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Walter Bright

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Memory Safety

March 19, 2008

The software industry is gripped with a plague of malware. Although there are many forms of malware, this article is about malware that gets in by exploiting software bugs that enable specially crafted user data to be executed as code. It seems there's almost a daily alert that some software package or other is vulnerable to some exploit. Whole industries have sprung up to defend our computers from it, but even anti-virus software itself is sometimes a vector for malware.

As software programmers, we have a responsibility to do what we can to make our software invulnerable to exploits. We do our best, but the parade of vulnerabilities continue. We try to be better programmers, and some have even suggested government certification of programmers to try and mitigate the problem. But obviously, something isn't working in the way we write software.

What makes software vulnerable to exploits? The most common weakness seems to be buffer overflows, or something equivalent. Carefully constructed data is fed to the program, it overflows a buffer somewhere, and then the user data is executed as code. How do we stop this? We go through our programs line by line, vetting it, looking for buffer overflows, failure to check for error conditions, wild pointers, etc. There are some automated code scanners like Coverity and Fortify, but while they find many patterns of bugs, they are not capable of guaranteeing the code is memory safe. A further problem is they are expensive and not relatively available.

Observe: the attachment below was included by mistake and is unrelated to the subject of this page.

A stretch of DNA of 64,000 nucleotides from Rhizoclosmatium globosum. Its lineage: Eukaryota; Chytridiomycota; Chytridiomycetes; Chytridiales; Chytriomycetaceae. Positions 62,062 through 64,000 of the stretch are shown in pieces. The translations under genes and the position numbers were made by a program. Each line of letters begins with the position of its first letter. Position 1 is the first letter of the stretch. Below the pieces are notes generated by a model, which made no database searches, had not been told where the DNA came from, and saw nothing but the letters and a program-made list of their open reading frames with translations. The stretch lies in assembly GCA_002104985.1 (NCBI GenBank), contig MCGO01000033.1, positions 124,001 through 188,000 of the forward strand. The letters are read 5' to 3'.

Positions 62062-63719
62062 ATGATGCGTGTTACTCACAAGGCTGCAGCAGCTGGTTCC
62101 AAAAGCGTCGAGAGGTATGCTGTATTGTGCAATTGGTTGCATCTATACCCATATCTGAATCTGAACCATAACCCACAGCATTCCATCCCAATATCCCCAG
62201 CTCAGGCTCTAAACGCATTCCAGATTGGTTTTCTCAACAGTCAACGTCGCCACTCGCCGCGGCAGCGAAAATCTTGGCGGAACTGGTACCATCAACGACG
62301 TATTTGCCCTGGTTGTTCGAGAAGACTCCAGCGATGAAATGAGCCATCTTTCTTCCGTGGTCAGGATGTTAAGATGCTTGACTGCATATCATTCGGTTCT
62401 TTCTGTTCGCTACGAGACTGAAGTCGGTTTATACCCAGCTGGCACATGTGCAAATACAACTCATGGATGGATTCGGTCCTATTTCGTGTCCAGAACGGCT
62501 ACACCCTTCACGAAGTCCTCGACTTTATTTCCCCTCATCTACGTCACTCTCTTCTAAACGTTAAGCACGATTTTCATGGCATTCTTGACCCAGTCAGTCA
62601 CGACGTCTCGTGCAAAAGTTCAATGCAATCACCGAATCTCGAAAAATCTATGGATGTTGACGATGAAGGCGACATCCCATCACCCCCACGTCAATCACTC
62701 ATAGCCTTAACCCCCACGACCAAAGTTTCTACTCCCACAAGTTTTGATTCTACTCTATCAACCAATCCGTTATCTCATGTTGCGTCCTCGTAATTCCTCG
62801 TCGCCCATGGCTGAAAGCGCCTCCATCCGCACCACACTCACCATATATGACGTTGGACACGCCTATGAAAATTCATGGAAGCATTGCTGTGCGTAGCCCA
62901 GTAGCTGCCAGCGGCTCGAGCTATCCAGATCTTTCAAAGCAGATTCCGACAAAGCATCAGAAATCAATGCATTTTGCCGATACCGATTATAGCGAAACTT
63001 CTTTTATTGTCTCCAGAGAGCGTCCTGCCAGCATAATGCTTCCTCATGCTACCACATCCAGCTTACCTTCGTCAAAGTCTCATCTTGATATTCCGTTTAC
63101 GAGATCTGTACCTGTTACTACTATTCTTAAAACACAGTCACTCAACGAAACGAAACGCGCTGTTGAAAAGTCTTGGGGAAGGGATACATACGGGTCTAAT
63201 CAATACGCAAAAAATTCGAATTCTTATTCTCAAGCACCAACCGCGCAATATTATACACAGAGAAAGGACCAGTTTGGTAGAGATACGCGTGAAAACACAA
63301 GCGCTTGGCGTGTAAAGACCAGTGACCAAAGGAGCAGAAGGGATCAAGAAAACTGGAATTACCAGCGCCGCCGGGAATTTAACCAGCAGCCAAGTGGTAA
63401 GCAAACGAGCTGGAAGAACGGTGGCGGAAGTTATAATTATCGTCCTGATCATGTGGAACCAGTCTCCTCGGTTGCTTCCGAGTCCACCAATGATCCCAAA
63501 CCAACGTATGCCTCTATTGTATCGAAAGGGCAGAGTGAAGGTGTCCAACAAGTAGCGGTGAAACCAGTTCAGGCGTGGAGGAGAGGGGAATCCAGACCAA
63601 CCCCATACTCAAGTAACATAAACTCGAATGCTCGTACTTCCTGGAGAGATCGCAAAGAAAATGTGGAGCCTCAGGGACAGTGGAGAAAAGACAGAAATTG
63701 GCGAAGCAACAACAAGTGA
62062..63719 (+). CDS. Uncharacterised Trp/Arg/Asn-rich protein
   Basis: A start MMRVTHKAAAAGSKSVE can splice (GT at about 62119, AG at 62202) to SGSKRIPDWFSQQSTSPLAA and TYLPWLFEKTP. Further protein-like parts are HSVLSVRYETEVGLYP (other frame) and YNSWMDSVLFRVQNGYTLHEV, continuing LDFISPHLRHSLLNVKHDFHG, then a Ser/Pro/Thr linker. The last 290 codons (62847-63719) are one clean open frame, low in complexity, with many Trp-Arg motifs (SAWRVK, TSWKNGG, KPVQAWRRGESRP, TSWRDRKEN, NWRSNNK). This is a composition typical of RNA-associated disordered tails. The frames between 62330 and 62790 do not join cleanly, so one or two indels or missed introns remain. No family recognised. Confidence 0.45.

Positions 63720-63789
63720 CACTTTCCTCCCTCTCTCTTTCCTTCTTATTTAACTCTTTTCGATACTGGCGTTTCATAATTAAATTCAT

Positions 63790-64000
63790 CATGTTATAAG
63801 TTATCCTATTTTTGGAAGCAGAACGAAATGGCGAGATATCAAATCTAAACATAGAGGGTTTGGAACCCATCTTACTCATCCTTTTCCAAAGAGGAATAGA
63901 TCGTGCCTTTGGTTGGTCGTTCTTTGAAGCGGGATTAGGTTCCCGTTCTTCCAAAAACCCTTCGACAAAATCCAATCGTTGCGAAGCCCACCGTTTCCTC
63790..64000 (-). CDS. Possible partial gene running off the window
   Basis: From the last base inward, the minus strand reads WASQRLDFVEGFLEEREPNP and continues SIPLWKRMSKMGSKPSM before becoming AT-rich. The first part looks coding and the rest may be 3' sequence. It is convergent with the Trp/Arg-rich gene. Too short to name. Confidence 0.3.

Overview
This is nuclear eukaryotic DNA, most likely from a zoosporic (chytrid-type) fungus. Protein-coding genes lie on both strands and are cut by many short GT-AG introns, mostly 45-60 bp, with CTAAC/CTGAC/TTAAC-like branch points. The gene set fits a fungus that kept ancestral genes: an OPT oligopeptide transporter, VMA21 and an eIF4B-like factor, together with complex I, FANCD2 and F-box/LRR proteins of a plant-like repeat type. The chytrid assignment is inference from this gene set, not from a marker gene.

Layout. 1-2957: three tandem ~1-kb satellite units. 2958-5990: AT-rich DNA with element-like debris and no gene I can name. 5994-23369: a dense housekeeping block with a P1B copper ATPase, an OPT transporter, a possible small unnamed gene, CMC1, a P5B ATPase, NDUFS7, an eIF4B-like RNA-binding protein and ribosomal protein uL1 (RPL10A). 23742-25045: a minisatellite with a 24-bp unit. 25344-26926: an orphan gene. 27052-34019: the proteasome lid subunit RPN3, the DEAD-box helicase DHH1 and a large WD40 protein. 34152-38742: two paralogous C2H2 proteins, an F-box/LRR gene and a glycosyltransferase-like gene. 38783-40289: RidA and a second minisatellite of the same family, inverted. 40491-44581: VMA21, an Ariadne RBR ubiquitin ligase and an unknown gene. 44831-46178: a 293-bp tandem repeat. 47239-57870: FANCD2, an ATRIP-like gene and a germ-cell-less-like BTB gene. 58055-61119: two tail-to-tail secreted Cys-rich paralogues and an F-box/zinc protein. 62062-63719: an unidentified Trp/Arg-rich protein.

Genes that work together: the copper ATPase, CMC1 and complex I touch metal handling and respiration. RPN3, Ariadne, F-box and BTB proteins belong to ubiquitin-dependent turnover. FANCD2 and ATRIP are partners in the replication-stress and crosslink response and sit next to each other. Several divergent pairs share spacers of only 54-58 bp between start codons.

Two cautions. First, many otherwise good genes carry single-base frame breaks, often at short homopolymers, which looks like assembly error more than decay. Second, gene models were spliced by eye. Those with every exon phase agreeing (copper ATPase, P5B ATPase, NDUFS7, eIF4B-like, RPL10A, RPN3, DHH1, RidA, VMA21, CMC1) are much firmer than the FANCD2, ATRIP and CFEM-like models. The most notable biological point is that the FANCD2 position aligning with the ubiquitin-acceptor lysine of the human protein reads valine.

What if it were possible to mathematically prove a program was not subject to malware? By this I mean it would be impossible for any user data to be executed as code. This property is called memory safety. If we could prove such a thing, we can just mechanically run source code through the prover, and if it got the green light, we're golden. No more line by line vetting, no more praying we didn't miss anything.

Doesn't this sound like a pipe dream? It does to me, how could one possibly prove such a thing? But it turns out it has been done for some languages, languages like Java. Being able to prove memory safety for a language means that proving a program memory safe is as straightforward as successfully running it through the compiler. Java has been mathematically proven to be type safe, for which memory safety is a subset. Java programs cannot have buffer overflow exploits (as long as those Java programs are 100% Java programs, and do not do things like call native DLLs that themselves might be subject to malware, and as long as the Java VM itself doesn't have bugs in it).

But Java isn't for everyone. How do can we prove memory safety in other languages, particularly the D programming language? Being a systems programming language, D has things like arbitrary pointers, so obviously memory safety is impossible. Or maybe it is possible. Bartosz Milewski has suggested that since D is a powerful programming language even without pointers, it may be practical to define a safe D subset. We are examining each feature of D to find the largest possible subset of the language that is memory safe. Then, if this subset is itself a practical language, D can be a major contribution towards eliminating
malware.

Obviously some applications will need to use non-memory safe parts of D or call into libraries that are themselves not guaranteed memory safe.  The more of
those applications that utilize the safe subset of D the less code has to under go extra scrutiny for these sorts of problems.

Thanks to Brad Roberts for his insightful comments on this.

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